By Jordan Shipley
Walt Disney, the celebrated genius behind some of childhood’s most beloved characters, believed tremendously in the power of dreams. “All our dreams can come true,” he said, “if we have the courage to pursue them.” Pursuing dreams in the manner of Walt Disney is something 22-year-old Jake Klinvex knows well. The Senior Management and Entrepreneurship Major at Villanova University co-founded Persontation in April of 2008, a company which takes online video presentations and directs them towards people within financial services. The idea, which was birthed in the summer of 2006, has undergone a number of difficult steps on its journey to fulfillment. Klinvex, along with his partners Dan Kervick and Chris Foley, formed their team in the spring of 2007; that same summer, the group started investing money into the project. The long-awaited dream finally became a reality last April, when Klinvex and his team took the leap and officially launched Persontation. Success has not been fleeting; after being in business for a mere 11 months, the company’s projected revenue for the upcoming year hovers between $400 – $600K, a small fortune during America’s economic crisis. Klinvex and his partners, in an attempt to avoid potentially losing money or having the business spiral out of their control, recently sold the company to a bigger, Fortune 300 partner. Although they still have a hand in running Persontation, the once-small business now has over 100 extra employees at its disposal. At one point only a dream, the company has taken off and finally become a reality.
The road to success, as is often the case, was not paved with uncontested victories. Klinvex acknowledged numerous difficulties along the way, citing problems such as youth, inexperience, and sometimes even the inability to comprehend work-related programs or materials. In an industry dominated by primarily older men, young college students stand little chance of receiving warranted recognition for their ideas. “In this area of the business world, the CEOs and heads of companies are not always familiar with the technological stuff” says Klinvex. “That, along with our youth and inexperience, sometimes proved a difficult obstacle to overcome.” Finding developers for their programs, in much the same manner as finding clients, often proved tricky; once again, youth and inexperience often worked as a major turnoff to the older gurus in the business. The subject of acquiring investors demonstrated yet another hurdle to Klinvex and his partners; some potential investors turned out to be flukes, challenging the team to weed out the less-than-perfect candidates.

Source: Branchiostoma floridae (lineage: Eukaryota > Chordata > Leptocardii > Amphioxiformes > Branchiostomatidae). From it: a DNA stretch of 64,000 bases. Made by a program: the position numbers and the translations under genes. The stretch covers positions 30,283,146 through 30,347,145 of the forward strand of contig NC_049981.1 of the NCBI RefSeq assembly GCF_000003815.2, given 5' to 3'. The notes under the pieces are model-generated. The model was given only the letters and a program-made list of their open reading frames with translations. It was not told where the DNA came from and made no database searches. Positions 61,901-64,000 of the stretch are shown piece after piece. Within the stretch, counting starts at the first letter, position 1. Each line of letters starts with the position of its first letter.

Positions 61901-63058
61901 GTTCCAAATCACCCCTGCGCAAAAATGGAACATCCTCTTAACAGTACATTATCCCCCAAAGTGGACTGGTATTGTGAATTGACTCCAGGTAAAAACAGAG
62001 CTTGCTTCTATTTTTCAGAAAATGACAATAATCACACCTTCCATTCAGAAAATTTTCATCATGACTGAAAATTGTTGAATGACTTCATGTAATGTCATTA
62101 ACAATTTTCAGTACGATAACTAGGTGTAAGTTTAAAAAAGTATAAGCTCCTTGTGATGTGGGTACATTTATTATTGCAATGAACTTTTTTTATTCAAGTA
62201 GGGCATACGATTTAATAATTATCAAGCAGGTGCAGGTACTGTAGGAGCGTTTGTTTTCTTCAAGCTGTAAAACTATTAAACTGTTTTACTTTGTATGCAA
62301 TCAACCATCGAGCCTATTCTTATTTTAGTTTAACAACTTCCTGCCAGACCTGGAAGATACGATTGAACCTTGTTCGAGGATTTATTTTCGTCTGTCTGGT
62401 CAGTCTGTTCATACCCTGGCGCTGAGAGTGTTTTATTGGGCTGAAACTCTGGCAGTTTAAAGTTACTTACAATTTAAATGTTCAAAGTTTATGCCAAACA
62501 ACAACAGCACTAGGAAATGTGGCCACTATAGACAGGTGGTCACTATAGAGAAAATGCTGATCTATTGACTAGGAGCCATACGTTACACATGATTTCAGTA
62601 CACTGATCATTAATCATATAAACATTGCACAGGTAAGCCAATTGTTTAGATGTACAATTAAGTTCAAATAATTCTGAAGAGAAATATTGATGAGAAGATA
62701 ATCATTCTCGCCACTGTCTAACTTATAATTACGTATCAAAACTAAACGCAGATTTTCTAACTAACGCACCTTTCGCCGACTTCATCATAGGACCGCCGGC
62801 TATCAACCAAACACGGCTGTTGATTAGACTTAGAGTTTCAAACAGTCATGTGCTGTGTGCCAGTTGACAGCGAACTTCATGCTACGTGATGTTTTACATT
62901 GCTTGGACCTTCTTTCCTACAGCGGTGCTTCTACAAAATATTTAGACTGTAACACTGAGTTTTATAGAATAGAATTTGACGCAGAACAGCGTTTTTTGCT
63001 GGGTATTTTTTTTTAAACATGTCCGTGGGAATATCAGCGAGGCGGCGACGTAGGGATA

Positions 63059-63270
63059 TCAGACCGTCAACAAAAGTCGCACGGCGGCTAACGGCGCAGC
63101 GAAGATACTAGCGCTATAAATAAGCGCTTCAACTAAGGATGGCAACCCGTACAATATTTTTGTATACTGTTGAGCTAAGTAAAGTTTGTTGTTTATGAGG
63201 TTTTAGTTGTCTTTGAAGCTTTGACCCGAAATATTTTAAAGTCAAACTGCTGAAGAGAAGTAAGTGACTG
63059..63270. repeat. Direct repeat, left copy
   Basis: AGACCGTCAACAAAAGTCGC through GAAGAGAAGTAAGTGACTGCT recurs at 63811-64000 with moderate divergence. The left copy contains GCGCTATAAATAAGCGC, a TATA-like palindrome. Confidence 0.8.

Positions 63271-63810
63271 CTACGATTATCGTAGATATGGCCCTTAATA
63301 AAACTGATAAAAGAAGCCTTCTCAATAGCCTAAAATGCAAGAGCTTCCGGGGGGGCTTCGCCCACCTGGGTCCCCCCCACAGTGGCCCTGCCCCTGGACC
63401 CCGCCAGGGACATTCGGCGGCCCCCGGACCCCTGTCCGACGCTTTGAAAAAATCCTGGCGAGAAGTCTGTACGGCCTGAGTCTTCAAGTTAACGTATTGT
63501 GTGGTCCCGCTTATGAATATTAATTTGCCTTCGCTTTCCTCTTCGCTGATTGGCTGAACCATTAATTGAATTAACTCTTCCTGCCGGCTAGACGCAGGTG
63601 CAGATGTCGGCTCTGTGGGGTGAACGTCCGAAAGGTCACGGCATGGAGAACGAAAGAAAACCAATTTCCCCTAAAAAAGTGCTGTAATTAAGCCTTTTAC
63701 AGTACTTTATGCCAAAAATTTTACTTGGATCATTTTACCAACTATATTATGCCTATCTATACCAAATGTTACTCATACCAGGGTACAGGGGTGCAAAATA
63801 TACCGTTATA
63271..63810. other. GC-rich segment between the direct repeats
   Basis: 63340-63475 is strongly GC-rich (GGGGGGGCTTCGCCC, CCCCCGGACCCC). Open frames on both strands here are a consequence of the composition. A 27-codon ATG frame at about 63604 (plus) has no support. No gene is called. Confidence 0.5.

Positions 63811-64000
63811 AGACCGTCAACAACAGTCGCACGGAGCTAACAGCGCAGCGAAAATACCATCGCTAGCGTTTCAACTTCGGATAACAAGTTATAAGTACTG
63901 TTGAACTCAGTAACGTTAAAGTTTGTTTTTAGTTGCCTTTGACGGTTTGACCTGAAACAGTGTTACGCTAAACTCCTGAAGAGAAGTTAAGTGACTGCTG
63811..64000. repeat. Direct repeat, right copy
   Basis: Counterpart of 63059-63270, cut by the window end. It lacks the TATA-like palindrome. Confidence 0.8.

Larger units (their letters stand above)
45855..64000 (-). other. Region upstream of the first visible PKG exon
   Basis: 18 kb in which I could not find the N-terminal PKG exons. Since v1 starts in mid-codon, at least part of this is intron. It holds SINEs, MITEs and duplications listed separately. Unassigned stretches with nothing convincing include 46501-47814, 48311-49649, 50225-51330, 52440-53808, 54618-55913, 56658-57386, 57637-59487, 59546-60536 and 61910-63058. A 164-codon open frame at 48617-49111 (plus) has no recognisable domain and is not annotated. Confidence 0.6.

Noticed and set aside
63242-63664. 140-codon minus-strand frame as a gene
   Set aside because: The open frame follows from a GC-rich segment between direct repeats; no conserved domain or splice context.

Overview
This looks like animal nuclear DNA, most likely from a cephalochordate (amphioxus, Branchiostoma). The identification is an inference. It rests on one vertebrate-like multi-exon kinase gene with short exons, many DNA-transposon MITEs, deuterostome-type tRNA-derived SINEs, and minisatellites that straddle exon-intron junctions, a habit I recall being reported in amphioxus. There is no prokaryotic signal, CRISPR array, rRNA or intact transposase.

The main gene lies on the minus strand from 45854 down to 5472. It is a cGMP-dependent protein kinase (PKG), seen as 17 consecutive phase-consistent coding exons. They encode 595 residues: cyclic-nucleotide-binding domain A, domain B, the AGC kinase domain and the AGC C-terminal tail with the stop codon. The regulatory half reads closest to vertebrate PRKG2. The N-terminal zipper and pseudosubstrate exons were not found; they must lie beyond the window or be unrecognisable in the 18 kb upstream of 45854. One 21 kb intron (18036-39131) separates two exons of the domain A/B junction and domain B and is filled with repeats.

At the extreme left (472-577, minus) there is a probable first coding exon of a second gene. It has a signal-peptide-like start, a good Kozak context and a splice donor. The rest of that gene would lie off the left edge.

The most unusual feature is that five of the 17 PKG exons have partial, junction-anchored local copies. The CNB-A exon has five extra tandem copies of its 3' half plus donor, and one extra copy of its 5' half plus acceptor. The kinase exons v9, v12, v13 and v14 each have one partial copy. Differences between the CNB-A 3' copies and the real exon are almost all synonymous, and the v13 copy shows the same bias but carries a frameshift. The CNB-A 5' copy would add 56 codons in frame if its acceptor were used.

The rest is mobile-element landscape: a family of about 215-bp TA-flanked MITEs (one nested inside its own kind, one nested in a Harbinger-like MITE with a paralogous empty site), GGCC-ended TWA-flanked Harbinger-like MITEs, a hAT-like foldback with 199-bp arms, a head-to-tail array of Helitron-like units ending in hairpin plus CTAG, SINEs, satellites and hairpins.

“My professors proved to be a huge help to our success. Although you don’t necessarily think of them as people outside of the classroom, they have experience and can offer you great insights.”
Although the journey was long, Klinvex learned that the true value of life lies not in the destination, but in the experiences encountered along the way. “Business,” the young man says seriously, “is about connections. One phone call between two huge companies can do you ten times better than months and months of marketing strategies.” Which, he hurriedly clarifies, does not mean that selling one’s self is unimportant; rather, the focus should lie in strengthening connections rather than always attempting to increase their number. According to Klinvex, business requires a lot of trust; trust between partners, trust in the system, trust in yourself. Without trust between himself, Kervick, and the rest of their team, he claims, Persontation would have gotten nowhere. Personal skills, the ability to present yourself and your product, and the ability to handle incalculable stress also plays a huge role. A businessman’s private life continually takes a hit; long hours and crazy schedules provide little time for relaxation or family. “My prayer life has gone through some rough patches,” Klinvex confides, “because my life’s not as structured as it used to be. It takes a concerted effort to maintain a healthy and wholesome lifestyle.”
Although the new big-man on campus, Klinvex remains humble and quietly confident. He offers advice to kids still in school, encouraging them to try to start their own business. “Why not?” he challenges. “The worst thing that could possibly happen is that you fail.” Failure, he proceeds to explain, teaches a person so much more than success; it teaches him to persevere, even during the difficult times. Starting a business teaches responsibility and self-confidence, and, Klinvex chuckles, “definitely boosts your resume.” Often, however, starting a business requires outside help. Klinvex found that help from an unlikely, though not shocking, source. “My professors proved to be a huge help to our success,” he says. “Although you don’t necessarily think of them as people outside of the classroom, they have experience and can offer you great insights.” For those entering the business world, Klinvex encourages them to look for things that “pain you in the workplace. Then, try to solve them or make them less painful.” Intelligent advice, coming from someone still considered a newcomer to the business scene.
Overall, Klinvex remains satisfied with his decision. “It’s been completely worth it,” he says happily, a huge smile illuminating his face. And he’s far from finished; new ideas invigorate and inspire him everyday. “If all goes well,” a confident Klinvex proclaims, “we’ll expand sometime soon to include lawyers and real estate.” After progressing so far, his dreams are still coming true. Walt Disney would be proud.